his embrace and then drew away, "will attack no more this day - thanks to
you."

There was no possible need for another shot, Kirby saw. In terrified
silence, the first of the apes had already floundered behind the prickly
pear and aloe bushes, and the last stragglers were using all the power
in their legs to catch up. On the beach, Naida's followers were picking
themselves up, and already a few of them had burst into ringing
laughter.

"Come on, all of you," Naida said to them, and, including Kirby in her
glance, added, "We may as well go to the caciques now, and have it over
with."


CHAPTER IV

It was with Naida at his side and the other girls grouped about them,
that they started their journey to the "caciques," whoever they might
be, "to have it over with," whatever that might mean. As they strode
along in silence, Kirby did what he could to straighten out in his mind
the many curious things which had happened since he sat testing his rope
in the upper world this morning.

In final analysis, it seemed to him that, extraordinary as his
experience had been, there was nothing so much out of the way about it,
after all. The only unusual thing was the existence of this inhabited
pocket in the earth. For the rest, the strange colors to which he could
not put a name, were simply some manifestation of infra-reds and
ultra-violets. And then the startling effect of his single shot at the
ape-men - that was simply the old story of savage creatures running from
a new weapon and a new enemy; naturally the shot had sounded loud in
this enclosed cavern. Lastly, the pull of gravity down here seemed upset
somehow. But why should it not seem so, at this distance within the
earth? The American was no scientist; the conclusions he reached seemed
very reasonable to him.

All told, the last thing Kirby found he needed to do was pinch himself
to see if he was awake.

A place of indefinite extent, the cavern seemed to be exactly what he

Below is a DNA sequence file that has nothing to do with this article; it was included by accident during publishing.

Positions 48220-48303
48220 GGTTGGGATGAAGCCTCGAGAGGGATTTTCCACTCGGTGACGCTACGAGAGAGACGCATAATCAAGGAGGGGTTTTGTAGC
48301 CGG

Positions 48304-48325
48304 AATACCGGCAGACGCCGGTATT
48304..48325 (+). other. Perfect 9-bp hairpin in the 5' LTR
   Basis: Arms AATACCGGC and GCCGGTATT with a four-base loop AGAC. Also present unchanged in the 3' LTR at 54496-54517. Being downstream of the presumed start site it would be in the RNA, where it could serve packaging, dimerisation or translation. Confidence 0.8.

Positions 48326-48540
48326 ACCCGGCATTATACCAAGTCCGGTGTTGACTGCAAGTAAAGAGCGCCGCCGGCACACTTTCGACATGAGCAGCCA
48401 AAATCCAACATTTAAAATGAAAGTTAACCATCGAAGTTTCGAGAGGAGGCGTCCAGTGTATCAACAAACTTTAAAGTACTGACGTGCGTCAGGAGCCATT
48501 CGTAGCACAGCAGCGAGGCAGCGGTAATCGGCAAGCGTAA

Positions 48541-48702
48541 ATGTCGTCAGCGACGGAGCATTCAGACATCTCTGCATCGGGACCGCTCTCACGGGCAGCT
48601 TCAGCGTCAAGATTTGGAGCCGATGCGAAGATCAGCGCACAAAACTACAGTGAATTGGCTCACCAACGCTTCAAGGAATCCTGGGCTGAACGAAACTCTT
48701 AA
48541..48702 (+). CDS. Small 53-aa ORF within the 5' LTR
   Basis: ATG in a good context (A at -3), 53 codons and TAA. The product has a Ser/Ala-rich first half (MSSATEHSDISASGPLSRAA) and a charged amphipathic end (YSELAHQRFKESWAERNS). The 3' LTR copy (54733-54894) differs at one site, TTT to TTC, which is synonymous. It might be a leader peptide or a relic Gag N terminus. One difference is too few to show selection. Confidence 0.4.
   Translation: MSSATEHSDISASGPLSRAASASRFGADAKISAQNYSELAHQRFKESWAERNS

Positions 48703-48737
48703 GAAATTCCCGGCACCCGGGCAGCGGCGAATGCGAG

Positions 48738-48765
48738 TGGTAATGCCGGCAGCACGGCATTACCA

had already judged it - a giant pocket within the earth. The ceiling, or
the sky, was of some kind of natural glass - no doubt the same kind which
was crackling on his clothes now - and from it emanated the brilliant,
many colored glow which lighted the cavern. Radium? Perhaps it was that.
Perhaps the rays were cast off from some other element even less
understood than mysterious radium. As for the plant and animal life with
which the cavern teemed, it was amazing.

* * * * *

But Kirby did not give himself up to silent observation any longer.

"Will you finish telling me," he asked of Naida, "about the task I am to
perform for you here?"

Naida, walking with lithe strides along a path jungle-hemmed on both
sides, smiled at him.

"You are to be our leader."

"Yes?"

Now both Naida and the other girls became sober.

"You will lead us in a revolt."

"Ah!" Kirby whistled softly.

"In a revolt against the caciques - the wise men - whose kind have
governed the People of the Temple since the beginning."

Her statement was received with acclaim by the whole troop, who crowded
close around, the while they smiled at Kirby.

"You mean I am to lead a revolt," he asked, "against these same caciques
whom we are going now to face?"

Naida nodded emphatically.

"Yes, if revolt proves necessary. And it probably will."

"Hum." Kirby scratched behind his ear. "You'd better tell me what you
can about it."

* * * * *

Then, as they hurried on, Naida spoke rapidly.

The situation before the People of the Temple was that for a long time
now, the only children to be born had been girls. Worse still, not even
a girl had been born during a period equal to sixteen upper-world years.
The only remaining members of a race which had flourished in this
underground land for countless thousands of years, consisted of the
caciques, a handful of aged people, and the thirty-four girls, including
Naida, who accompanied Kirby now.

On one hand was promised extinction through lack of reproduction. On the
other, even swifter and more terrible extinction at the hands of the
ape-men, whom Naida called the Worshippers of Xlotli, the Rabbit God,
the God of all bestiality and drunkenness.

It was the menace of the ape-men, rather than the less appalling one of
lack of reproduction, which was making the most trouble now. Ages ago,
when the People of the Temple had flourished as a race, they had been
untroubled by the Worshippers of Xlotli. But now the ape-men were by far
the stronger; and they desired the girls who had been born as the last
generation of an ancient race. The battle of this morning had been only
one of many.

Dissension between the caciques, who ruled the People of the Temple, and
their girl subjects, had arisen on the subject of the best way of
dealing with the ape-man menace.

* * * * *

Some time ago, Naida, heading a council of all the girls, had proposed